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7. Roman, Byzantine, and Islamic Jerusalem. - Jerusalem was devasted by Titus, and a garrison of Legion X Fretensis established on the western hill, to protect which the Herodian towers and a portion of the western wall were left standing. A fragment of a building of the legionary fortress was discovered in the excavations of 1934-1948 (QDAP xiv). There is reasonable evidence to suggest that the Jews soon filtered back into portions of the ruined city, and probably carried on trade with the Roman soldiers (Jerusalem de l'Ancien Testament, pp. 756-758). The complete obliteration of Jewish Jerusalem only came some forty years later. Irreconcilable Jewish nationalism brought about a series of disturbances, culminating in the Second Revolt, which was crushed by Hadrian in AD 135. Jewish Jerusalem was then abolished, and Aelia Capitolina took its place, a forbidden ground for Jews. It is usually considered that the lines of Aelia are approximately those of the present city walls. Hamilton (QDAP x) showed that it was very probable that the original building of the Damascus Gate belongs to this period, and the columned street running south from it, shown on the Madeba Map, may have originated at this period; beneath it was a great sewer of Roman date which remains in use to-day. A rebuilding of the walls belonged to c AD 300.

In the Byzantine period, with the official acceptance of Christianity, a great period of prosperity began, with religious buildings such as the Church of the Holy Sepulchre springing up. The excavations of 1927 showed that the town was then once more expanding along Ophel. It is probable however that this area was not walled again until the time of the Empress Eudocia in the 6th cent. The church built by the Empress over the Pool of Siloam was explored by Bliss in 1897.

In the 7th cent., Jerusalem fell to the infidel. After an occupation by the Persians from AD 614-628, it fell to the invading Moslems in AD 637. Hamilton has shown (QDAP x) that the lower course of the present north wall for the most part belongs to an early Islamic build, and it is very probable, from the description of style, that the later wall found by Bliss and Dickie at the furthest south extent of the city between the tips of the two ridges belongs to this period. The supreme example of the early Arab work is the great sanctuary of the Dome of the Rock, on the site of the Jewish Temple.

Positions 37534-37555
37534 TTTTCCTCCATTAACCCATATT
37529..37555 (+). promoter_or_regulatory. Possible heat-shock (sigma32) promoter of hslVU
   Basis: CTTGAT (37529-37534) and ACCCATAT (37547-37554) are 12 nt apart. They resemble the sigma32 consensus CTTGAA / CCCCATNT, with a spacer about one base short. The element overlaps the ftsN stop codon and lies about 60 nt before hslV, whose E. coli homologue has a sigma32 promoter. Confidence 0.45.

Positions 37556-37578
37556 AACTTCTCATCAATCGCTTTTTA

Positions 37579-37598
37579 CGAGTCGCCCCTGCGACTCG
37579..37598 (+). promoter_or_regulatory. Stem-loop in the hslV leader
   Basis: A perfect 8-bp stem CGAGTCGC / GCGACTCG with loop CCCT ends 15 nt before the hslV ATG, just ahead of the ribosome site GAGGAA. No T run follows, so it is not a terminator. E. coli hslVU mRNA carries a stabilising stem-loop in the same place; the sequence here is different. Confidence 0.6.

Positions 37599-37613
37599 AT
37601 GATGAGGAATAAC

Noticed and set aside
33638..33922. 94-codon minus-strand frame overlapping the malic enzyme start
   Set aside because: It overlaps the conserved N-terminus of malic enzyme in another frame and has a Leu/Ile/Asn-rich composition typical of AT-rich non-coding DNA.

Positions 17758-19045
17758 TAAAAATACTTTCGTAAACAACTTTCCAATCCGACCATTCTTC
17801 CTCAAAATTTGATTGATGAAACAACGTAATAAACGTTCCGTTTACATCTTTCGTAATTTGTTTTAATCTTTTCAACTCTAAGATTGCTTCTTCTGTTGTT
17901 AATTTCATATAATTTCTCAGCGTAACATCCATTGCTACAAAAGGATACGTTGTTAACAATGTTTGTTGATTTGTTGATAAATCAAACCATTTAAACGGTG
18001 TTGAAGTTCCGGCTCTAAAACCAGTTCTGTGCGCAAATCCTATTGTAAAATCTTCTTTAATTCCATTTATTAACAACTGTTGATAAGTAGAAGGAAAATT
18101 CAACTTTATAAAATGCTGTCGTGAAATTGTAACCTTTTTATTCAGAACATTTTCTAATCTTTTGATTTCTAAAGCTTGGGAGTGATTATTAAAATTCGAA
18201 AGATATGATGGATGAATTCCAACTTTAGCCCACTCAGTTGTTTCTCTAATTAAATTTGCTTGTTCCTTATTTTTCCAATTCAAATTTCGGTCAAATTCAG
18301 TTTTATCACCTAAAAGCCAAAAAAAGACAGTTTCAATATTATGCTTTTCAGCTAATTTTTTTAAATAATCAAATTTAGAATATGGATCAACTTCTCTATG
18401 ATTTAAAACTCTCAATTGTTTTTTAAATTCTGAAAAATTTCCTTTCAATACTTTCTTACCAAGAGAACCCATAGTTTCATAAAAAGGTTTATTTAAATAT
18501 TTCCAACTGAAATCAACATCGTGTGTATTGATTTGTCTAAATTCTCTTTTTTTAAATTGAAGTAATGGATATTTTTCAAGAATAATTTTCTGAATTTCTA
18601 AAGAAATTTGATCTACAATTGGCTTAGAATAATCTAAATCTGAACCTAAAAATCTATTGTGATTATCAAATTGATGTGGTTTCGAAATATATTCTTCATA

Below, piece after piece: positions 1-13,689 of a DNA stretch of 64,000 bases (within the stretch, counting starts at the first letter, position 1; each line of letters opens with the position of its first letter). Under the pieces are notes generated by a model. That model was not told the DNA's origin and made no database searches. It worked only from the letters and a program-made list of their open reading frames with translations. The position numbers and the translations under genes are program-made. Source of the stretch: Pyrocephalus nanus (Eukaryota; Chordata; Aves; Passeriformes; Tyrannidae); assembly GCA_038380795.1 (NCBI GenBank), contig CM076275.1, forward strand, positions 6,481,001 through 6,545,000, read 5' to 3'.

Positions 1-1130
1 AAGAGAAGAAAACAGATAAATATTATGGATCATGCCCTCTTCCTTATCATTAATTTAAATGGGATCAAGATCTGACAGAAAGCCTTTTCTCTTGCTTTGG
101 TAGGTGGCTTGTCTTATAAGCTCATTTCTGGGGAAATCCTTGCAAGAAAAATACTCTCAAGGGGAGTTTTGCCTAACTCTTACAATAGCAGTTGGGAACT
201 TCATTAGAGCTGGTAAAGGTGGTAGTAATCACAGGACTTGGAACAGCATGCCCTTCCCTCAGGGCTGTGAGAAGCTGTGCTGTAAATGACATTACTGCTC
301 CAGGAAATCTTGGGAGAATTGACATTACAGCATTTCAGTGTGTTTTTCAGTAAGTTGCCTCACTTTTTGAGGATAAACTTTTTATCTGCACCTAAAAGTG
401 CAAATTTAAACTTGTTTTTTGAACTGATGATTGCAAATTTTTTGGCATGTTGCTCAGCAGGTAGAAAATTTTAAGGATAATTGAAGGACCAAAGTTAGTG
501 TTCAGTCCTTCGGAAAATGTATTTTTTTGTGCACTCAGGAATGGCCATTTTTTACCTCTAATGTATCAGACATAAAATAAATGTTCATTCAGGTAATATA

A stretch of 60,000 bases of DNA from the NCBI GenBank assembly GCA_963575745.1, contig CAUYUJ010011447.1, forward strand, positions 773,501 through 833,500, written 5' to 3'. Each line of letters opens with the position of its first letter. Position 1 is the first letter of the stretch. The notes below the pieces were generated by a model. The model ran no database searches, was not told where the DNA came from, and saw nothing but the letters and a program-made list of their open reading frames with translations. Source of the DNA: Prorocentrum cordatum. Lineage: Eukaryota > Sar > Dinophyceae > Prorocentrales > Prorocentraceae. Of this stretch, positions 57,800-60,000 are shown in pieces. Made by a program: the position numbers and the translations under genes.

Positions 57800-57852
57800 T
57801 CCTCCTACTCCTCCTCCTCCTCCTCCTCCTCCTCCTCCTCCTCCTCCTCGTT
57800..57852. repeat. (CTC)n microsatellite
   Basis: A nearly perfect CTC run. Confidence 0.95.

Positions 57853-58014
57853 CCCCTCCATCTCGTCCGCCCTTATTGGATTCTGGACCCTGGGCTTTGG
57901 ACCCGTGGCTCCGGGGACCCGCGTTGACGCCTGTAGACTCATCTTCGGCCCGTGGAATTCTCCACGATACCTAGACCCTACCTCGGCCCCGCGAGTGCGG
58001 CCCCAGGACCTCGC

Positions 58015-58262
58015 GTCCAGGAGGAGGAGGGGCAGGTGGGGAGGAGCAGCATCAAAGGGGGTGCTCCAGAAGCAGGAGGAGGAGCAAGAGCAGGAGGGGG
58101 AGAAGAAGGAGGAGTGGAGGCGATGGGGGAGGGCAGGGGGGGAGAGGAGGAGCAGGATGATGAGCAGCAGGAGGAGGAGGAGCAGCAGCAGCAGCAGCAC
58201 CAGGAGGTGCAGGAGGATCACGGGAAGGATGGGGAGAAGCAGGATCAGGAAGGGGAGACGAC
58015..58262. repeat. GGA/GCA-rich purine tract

The ephemeral Crusader occupation left many relics in Jerusalem, mainly in the churches, such as that of the Holy Sepulchre, but also at the Citadel, where the tower Phasael, the 'Tower of David', was transformed into both citadel and royal residence. Of the period when Jerusalem fell once more to the Moslems, there are few relics, but fragments of a wall found by Bliss and Dickie on the east slope of the western ridge suggest that parts of the southern ridges were included at this time. The present walls, bounding the Old City of Jerusalem, and excluding the southern spurs, were constructed by Suleiman the Magnificent after the Turkish conquest in AD 1517.
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8. Modern Jerusalem - The city bounded by the wall built by Suleiman the Magnificent remained the essential Jerusalem down to the time of the British Mandate. Though a Moslem city, dominated by the great sanctuary of the Dome of the Rock, a remarkable tolerance enabled aliens to live there, and the Old City had its Christian, Armenian, and Jewish quarters. With the establishment of the British Mandate in 1919, Jerusalem became the headquarters of the Mandatory Power. A considerable expansion took place, and a New City grew up outside the walls, mainly to the west and northwest. When the division of Palestine between Arabs and Jews took place after the end of the Mandate in 1948, Jerusalem became the frontier point at the end of a Jewish salient into the hill-country. The western and half the northern walls of the Old City form to-day the boundary between the two. The New City is now entirely Jewish, and has expanded enormously. A new Arab city is rapidly growing up to the north of the old walls. [Article: Dictionary of the Bible, J.Hastings, 2nd Ed., T&T.Clark, 1963 - K. M. K.]